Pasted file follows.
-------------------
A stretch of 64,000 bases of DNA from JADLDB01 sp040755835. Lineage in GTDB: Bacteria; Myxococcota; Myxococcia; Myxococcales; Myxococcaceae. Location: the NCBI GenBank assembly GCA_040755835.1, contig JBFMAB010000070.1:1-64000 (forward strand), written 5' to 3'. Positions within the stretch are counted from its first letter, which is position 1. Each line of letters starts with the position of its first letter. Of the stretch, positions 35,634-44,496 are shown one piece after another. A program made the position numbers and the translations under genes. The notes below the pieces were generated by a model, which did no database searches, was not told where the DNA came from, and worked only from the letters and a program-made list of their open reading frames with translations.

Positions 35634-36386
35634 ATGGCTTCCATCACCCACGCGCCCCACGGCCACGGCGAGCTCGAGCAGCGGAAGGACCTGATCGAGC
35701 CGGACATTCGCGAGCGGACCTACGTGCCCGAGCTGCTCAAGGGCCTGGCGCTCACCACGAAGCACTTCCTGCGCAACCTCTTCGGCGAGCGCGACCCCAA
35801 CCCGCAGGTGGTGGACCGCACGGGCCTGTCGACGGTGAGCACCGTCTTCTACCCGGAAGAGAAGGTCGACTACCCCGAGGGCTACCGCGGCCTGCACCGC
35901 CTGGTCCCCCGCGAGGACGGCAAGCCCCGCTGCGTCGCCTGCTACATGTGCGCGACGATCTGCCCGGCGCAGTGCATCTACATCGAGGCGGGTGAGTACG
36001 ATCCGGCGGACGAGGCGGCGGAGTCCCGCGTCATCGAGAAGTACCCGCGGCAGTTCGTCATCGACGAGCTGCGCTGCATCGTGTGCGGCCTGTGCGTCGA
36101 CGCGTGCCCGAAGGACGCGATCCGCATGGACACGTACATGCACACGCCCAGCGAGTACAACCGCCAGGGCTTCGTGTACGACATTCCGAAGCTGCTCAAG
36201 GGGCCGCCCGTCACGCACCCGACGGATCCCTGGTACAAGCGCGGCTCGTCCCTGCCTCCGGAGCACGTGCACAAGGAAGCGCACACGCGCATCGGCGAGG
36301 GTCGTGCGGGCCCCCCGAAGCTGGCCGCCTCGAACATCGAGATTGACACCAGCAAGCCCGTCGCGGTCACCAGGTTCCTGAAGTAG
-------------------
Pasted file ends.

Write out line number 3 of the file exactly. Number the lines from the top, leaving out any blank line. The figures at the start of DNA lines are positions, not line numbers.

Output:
35634 ATGGCTTCCATCACCCACGCGCCCCACGGCCACGGCGAGCTCGAGCAGCGGAAGGACCTGATCGAGC